Although we tend to think of the Middle East as dry and arid, there are often torrential rains which cause flash floods. On November 5, 2015, torrential rains in Amman, Jordan caused flash floods in the city, sweeping away cards in the street. (Here is a video of a flash flood at Wadi Qumran).

Since Jesus is making a contrast between the wise and foolish, the disaster is what would be expected based on Jewish wisdom literature. In Proverbs, foolishness is always self-destructive (10:25; 12:7; 14:11). When Jesus told this parable, he may have had any one of these lines from Proverbs in mind. Any Jewish listener who were given a basic education in the synagogue would have known these sorts of verses, these are the sorts of verses a Jewish parent might quote when dealing with their rebellious teenager!

The challenge of Jesus is clear in this parable: the wise person build son the foundation of Jesus’s teaching beginning with the Sermon on the Mount. The foolish person will not build on that foundation. Jesus never promises his followers will not endure troubles in this world, the storms fall on both the wise and the foolish. But the wise are equipped to endure the storms of this life. These storms are not dystopian persecutions or attacks by satanic forces, but just the normal kinds of personal disasters we all face because the world is fallen: personal betrayals, financial setbacks, disease, death,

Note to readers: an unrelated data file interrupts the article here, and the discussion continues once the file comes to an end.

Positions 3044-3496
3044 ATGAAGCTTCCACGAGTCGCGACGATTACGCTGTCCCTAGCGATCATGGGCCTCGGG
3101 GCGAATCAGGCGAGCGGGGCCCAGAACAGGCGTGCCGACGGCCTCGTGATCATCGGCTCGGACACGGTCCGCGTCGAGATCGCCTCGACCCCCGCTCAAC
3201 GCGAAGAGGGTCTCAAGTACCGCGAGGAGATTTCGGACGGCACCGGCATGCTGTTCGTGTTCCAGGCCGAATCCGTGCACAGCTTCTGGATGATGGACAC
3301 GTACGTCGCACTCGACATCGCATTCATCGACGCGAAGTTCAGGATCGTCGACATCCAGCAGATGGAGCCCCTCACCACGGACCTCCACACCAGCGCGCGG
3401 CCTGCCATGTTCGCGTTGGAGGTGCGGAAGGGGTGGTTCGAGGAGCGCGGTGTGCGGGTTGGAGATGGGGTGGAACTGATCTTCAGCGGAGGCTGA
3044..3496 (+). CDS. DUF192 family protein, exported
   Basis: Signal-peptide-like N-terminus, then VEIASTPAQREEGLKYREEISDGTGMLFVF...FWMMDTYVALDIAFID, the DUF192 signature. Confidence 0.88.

This is a challenge to the stereotypical contemporary American Christian who has a shallow faith and is quick to blame God when life is difficult.

25 thoughts on “A Wise and Foolish Builder – Matthew 7:25-27

  1. I also have grown up in the church learning about this parable. However, we did not have paper and brick, but rather a flannel graph. I believe that this parable is taught to children because it is so simple and easy to understand. Jesus gives his listeners an ultimatum; be foolish or be not foolish. The people hear this and say that they obviously are going to choose to not be foolish. However, that is easier said than done. Building a house is a commitment, a long-term and life plan. Building on the sand is much easier to do than building on the rock. There is no drilling, no adhering, no dragging heavy supplies up to the rock. Building upon the rock is hard work, but it will last a lifetime. As previously stated in this post, Jesus never promised that building upon the rock will be easy or that there will be no trials. In Luke, Jesus calls his followers to pick up their cross in order to follow him (Luke 14:27). One of the better examples of Jesus describing trials for his followers is Matthew 5:10-12:
    Blessed are those who are persecuted because of righteousness, for theirs is the kingdom of heaven. “Blessed are you when people insult you, persecute you and falsely say all kinds of evil against you because of me. Rejoice and be glad, because great is your reward in heaven, for in the same way they persecuted the prophets who were before you.
    The overall point of the parable is the fact that Christians are called to “build” their lives for the kingdom of God (Rock) and not the world (The sandy beach of Hawaii). McKnight sums up the parable in one simple short sentence, “…build on rock and the building will last; build on the sandier soil along the wadi and you will find your home in a heap” (p. 275). Building one’s life on Christ is the only solution for a world filled with storms. When building this life upon the rock, one is also building their home in heaven.